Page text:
When the Economic Recovery Tax of 1981, Congress increased the applicability of Subchapter S, the tax and legal provision that lets closely held companies combine the best features of partnership and incorporation (see INC., June 1982, page 104). Important as these changes were, further recent steps by Congress make Sub S even more attractive for many small companies.

The Internal Revenue Code's Sub S provisions are designed for small, closely held businesses looking to incorporate for legal reasons while remaining partnerships for tax purposes. As before, businesses most apt to find Sub S beneficial in light of the latest changes are start-up companies with anticipated early losses (which can be passed on to shareholders as tax deductions) and highly profitable companies with low capital spending needs and high dividend distributions.

Because the new rules widen eligibility requirements, eliminate some major tax traps, and substantially upgrade the permitted level of pension plan contributions, itis easier for businesses to be qualified for Sub S. Previously, for instance, businesses earning substantial income from passive investments couldn't elect Sub S. While there are still restrictions, the new law clears the way for what amount to Sub S investment firms -- companies not engaged in active trade or business at all.

But non-capital intensive service concerns that chose Sub S status for certain fringe-benefit advantages will have less reason to go this route. Fringe benefits for Sub S shareholders of more than 2% of the company's stock will now be limited to the lower levels allowed for partnerships.

Eligibility. Under ERTA, the maximum number of shareholders permitted for Sub S companies was raised to 25 from 15. Significantly, the new law increases the maximum number of shareholders in a Sub S corporation to 35 from 25, greatly increasing the ability of Sub S companies to attract capital from new investors. The new law also eliminates a rule that ended a corporation's Sub S status if more than 80% of its gross receipts came from outside the United States.

But one of the most important eligibility rules makes Sub S available for companies whose passive-investment income from such sources as stocks, bonds, and rental property exceeds 20% of gross receipts for any taxable year. Under the old rules, Sub S status ended if passive earnings exceeded 20% of gross revenues.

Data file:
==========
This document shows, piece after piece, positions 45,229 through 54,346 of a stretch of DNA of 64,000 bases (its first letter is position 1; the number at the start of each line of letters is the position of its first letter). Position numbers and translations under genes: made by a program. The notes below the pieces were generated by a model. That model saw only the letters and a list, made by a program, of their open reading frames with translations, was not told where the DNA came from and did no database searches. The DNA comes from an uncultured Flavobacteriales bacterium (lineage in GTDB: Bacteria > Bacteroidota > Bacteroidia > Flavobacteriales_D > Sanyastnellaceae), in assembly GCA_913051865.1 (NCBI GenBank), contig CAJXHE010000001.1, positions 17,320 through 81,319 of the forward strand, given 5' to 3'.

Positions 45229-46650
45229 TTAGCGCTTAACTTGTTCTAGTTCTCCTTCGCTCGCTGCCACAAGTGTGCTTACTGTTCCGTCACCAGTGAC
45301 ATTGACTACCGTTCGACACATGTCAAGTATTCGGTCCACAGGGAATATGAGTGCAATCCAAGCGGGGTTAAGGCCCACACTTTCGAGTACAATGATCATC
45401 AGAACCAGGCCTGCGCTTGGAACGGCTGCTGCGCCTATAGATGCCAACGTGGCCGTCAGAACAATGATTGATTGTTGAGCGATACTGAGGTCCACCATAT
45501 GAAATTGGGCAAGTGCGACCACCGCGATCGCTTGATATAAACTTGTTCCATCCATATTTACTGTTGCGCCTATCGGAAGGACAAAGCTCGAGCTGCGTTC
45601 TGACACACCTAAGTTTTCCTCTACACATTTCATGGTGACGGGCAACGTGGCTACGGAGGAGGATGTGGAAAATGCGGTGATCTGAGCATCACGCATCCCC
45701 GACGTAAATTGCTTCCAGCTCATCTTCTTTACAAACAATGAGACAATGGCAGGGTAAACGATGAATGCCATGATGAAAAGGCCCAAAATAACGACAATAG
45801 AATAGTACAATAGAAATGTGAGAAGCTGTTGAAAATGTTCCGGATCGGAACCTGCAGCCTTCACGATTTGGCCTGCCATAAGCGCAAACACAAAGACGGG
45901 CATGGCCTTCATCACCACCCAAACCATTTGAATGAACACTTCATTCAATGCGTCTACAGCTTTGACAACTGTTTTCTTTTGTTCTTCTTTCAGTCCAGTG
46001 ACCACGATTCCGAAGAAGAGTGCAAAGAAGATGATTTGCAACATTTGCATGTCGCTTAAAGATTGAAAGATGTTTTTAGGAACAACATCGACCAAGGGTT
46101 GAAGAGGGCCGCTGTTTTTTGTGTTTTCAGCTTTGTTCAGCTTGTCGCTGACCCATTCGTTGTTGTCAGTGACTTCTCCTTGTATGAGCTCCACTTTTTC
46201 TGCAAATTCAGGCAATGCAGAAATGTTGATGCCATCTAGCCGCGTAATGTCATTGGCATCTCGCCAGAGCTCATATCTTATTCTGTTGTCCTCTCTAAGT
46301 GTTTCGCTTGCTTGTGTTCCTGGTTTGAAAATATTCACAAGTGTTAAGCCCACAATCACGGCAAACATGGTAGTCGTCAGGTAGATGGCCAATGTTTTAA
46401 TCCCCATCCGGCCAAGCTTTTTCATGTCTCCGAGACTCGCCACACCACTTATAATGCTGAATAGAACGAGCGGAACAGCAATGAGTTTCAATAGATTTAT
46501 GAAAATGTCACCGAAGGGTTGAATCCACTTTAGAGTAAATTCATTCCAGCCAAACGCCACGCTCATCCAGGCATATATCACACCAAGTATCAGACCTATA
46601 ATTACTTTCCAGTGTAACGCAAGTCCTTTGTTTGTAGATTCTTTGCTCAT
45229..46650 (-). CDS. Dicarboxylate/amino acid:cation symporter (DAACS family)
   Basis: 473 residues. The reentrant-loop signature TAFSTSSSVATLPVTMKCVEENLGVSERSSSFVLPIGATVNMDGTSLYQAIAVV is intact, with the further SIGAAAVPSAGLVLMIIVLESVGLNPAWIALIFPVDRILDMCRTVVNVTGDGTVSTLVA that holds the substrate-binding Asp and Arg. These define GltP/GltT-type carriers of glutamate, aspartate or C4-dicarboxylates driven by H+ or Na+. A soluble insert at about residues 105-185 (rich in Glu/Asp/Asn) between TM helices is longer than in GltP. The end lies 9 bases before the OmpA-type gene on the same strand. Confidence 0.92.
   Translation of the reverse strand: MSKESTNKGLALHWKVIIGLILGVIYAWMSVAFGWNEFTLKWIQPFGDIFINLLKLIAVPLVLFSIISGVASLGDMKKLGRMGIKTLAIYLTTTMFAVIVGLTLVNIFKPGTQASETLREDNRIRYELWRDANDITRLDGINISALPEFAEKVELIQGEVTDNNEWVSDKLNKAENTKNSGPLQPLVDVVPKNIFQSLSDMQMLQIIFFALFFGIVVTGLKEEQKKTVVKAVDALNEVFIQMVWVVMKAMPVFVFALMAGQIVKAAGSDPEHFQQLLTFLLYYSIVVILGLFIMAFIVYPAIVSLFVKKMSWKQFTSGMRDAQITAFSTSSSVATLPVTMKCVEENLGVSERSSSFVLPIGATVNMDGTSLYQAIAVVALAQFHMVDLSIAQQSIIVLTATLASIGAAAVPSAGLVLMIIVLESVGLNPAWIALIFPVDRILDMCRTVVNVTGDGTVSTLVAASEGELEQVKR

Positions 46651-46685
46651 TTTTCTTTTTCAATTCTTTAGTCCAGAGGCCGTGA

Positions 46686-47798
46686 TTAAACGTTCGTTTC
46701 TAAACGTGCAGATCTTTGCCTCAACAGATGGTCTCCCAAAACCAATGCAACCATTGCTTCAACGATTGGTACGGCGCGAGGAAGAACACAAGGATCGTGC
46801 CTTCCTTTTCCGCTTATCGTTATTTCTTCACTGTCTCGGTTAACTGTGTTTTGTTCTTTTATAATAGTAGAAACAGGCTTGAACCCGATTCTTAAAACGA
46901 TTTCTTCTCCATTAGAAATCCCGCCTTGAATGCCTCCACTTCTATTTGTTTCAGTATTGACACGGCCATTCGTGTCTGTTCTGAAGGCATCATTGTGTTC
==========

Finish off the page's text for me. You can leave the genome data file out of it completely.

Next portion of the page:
Congress didn't eliminate all restrictions for passive income. They have generally been eliminated except for those electing corporations that have earnings accumulated from pre-Sub S taxable periods. For those electing corporations with pre -- Sub S accumulated earnings, the rules have been substantially liberalized. But passive earnings in excess of 25% of gross receipts will be subject to normal federal corporate taxes at a 46% rate. A company's Sub S election will terminate only if the company's passive income exceeds 25% three years in a row.

There are important exceptions, however. Unlike a company that has accumulated earnings when it elects Sub S, a newly formed corporation can operate under Sub S from the start and be exempt from the passive-income limitation.

Simplification. Generally, the new law allows Sub S corporations to treat certain matters relating to income, deductions, and credits much as partners in partnerships do and not as shareholders in corporations do. For example, before, business losses in excess of shareholder basis (the total invested in stock and loans) couldn't be used as deductions past the fiscal year-end. For tax purposes, the losses were gone forever.

The new law allows losses to be carried forward by Sub S corporation shareholders indefinitely if the amount of the loss passed through to shareholders during the year tops the shareholders' basis. The loss carried forward can be deducted by individual holders as long as they provide new equity or loans to the corporation.

Elimination of traps. Under the old law, Sub S status could be revoked if a company broke one of several technical rules, even inadvertently. Having one too many shareholders, for instance, could invalidate a company's Sub S status. But now the lnternal Revenue Service can waive the automatic termination.

For example, an ineligible shareholder, such as a financial institution in a foreclosure, assumes the assets of a previous Sub S shareholder. Under the old law, such an event would have terminated the corporation's Sub S status, although very possibly shareholders would have been unaware of a violation. Even if the violation were quickly corrected, that might not have been sufficient: The old law didn't recognize any change in status unless shareholders took the necessary steps to restore the Sub S status.

In the past, the IRS came after Sub S companies for back taxes as regular corporations for the years when they were in technical violation of Sub S rules. But the statutory permission from Congress to waive inadvertent termination eliminates many of the unexpected and costly consequences to Sub S corporations.

Pensions. As to pension plans, the new rules permit Sub S shareholders to contribute the same $30,000 maximum permitted for regular corporate plans. Previously, Sub S holders were restricted to contributions of $15,000 for self-employedh persons, and for some this was a deterrent to electing Sub S. But when Congress passed the Tax Equity and Fiscal Responsibility Act of 1982, it created a parity between the pension plans of corporations and those of self-employed persons and Sub S shareholders.

Ultimately, all the new rules regarding Sub S may have limited impact on companies seeking to retain earnings for growth But for closely held businesses with earlyyear losses, or those that are profitable and distribute their earnings as dividends, it is time for a new look at Sub S.